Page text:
It's a universal truth that access to both knowledge and support in achieving one's goals can make a significant difference in life. So this year, for International Day of the Girl, I wanted to reflect on the tremendous opportunity we have to make a difference in the lives of girls everywhere through education and by providing support for their healthcare needs. Indeed, the recently-enacted Affordable Care Act allows those of us in the medical field to provide proper access to both patient education and medical care -- a huge step in the right direction for millions of girls who might otherwise have neither.
I have seen firsthand what happens when girls in need fall through the cracks. Sadly, many families suffer from severe stresses resulting from conditions such as poverty, unemployment, lack of access to healthy foods and substance use and alcoholism -- facets of life that deplete their ability to maintain a nurturing environment.
And yet, there are other, more terrible factors. At the Mount Sinai Adolescent Health Center in New York, where I work, approximately 25 percent of our girls and young women have been sexually abused, and nearly seven out of 10 have experienced some type of trauma.
Furthermore, the Institute of Medicine just released a report that shows 6.2 million children in the United States are still the victims of neglect, sexual abuse and physical abuse.
What can we do about this epidemic?
Positive, skillful interventions at any point can make a major impact so that not all abused and neglected children experience problematic outcomes. Such interventions can only happen if a child has access to high quality, age-appropriate medical and mental health care. By engaging young girls in a long-term, positive relationship with the healthcare system -- as well as helping to give them access to education -- we truly can ensure a nurturing presence in their lives.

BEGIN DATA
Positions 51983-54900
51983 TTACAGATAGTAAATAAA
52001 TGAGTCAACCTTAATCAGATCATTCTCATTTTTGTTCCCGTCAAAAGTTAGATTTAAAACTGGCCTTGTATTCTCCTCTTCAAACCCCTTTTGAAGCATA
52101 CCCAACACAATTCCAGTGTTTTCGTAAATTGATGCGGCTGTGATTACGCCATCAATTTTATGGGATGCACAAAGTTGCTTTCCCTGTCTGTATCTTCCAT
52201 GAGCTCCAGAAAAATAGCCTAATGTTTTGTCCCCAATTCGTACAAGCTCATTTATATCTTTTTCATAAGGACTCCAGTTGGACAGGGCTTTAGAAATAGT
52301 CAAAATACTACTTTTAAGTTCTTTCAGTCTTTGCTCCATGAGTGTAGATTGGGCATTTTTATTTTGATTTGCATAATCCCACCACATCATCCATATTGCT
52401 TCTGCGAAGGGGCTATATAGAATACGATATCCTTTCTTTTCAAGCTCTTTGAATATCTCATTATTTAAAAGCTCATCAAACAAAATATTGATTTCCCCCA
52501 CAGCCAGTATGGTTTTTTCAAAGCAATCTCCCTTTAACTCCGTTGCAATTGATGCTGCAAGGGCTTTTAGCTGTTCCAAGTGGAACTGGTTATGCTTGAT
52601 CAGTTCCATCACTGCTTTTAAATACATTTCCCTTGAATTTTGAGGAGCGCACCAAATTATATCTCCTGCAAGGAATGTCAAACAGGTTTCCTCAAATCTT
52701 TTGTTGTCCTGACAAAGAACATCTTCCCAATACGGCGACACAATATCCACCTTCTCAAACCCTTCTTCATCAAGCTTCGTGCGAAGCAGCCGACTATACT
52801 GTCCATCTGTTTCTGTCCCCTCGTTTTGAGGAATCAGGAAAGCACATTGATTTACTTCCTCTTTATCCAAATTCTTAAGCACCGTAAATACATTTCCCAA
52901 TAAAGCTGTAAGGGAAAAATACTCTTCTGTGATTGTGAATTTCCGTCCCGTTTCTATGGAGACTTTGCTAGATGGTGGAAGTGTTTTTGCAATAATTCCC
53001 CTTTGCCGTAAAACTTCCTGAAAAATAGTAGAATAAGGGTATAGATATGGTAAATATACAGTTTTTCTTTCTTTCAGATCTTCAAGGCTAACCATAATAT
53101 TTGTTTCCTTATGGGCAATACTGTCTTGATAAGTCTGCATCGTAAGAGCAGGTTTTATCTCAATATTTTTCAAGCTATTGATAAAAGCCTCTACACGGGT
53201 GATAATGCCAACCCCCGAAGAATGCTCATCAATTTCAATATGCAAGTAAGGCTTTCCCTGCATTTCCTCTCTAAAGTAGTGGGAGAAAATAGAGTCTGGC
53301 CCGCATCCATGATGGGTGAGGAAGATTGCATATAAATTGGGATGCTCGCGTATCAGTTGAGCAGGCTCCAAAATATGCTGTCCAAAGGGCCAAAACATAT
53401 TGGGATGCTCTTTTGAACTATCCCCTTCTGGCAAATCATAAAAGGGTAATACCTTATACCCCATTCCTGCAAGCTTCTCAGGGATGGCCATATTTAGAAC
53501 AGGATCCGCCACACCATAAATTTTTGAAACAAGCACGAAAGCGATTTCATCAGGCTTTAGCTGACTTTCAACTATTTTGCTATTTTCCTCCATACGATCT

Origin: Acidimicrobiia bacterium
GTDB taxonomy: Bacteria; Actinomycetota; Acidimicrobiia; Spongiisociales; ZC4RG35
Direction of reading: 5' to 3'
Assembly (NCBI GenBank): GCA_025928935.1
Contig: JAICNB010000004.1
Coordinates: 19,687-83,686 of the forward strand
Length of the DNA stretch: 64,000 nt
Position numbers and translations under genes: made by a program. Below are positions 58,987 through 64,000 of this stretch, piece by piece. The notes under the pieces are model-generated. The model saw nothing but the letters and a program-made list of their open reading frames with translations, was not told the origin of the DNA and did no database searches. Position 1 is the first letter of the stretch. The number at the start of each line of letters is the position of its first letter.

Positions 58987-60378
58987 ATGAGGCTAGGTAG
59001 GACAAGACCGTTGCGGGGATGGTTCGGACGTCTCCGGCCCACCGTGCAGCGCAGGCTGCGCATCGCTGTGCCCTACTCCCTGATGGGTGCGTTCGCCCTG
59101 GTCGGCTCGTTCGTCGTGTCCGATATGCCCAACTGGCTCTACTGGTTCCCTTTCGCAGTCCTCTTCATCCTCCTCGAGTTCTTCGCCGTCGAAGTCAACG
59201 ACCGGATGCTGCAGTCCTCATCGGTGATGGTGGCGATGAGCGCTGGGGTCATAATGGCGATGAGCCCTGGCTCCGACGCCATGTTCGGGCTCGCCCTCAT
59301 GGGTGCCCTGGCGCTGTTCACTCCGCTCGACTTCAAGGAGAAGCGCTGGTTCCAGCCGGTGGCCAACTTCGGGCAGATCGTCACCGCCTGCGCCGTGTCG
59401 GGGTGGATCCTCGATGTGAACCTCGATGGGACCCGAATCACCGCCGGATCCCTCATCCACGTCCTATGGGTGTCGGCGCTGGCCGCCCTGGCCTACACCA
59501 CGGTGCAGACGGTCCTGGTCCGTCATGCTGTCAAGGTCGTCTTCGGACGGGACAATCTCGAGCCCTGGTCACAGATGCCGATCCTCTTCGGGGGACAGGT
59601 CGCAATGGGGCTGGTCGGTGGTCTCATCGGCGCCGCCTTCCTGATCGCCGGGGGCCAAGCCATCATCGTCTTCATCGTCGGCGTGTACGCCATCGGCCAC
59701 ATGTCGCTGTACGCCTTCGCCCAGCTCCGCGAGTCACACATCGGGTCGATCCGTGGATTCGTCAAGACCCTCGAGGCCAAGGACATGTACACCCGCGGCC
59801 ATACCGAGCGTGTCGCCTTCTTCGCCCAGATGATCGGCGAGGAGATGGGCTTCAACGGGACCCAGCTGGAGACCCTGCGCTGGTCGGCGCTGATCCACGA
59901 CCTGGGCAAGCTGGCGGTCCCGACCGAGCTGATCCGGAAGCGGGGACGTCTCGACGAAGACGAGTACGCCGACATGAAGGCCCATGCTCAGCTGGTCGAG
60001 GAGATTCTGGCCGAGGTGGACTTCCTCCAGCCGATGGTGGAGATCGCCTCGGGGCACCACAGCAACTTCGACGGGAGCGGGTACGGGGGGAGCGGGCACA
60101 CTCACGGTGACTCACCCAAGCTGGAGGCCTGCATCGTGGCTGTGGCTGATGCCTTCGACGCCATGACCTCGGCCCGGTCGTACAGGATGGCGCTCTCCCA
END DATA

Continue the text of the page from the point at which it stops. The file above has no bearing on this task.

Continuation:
Access to high quality health care and health education, including sexual and reproductive health, is essential for the fulfillment of the promise with which each girl is born. In early childhood, regular medical care, including immunizations, provides a healthy foundation for life, while allowing for the detection of health and behavioral issues that can be improved or alleviated through early intervention.
Our society must ensure that we create services in which caring and responsible adults can provide a nurturing role. Having a caring adult involved in their lives over the long-term is a protective factor even for those who have suffered severe trauma.
Once in our care, we as medical professionals, parents and caregivers have an obligation to listen to our patients and children with an open mind, and an open heart. Girls are full of promise, and when we give them a confidential, respectful, non-judgmental and safe forum in which to share their lives, we gain their trust. This allows us to provide a supportive and nurturing presence for them.
When we educate girls on their health, they feel empowered to take responsibility for their choices, to hold their wellbeing in high regard, to stay in school and to become productive adults, and to involve their parents and caregivers in meaningful dialogue.
The city of New York recently launched a public awareness campaign not just aimed at empowering girls and bolstering the self-esteem of young women -- "I'm Beautiful The Way I Am" is the tagline -- but it's also geared towards fighting back against societal expectations of how young women should appear, dress and act.
It is precisely this kind of forward thinking that we need to help ensure our girls continue to lead healthy lives -- and safe lives, too.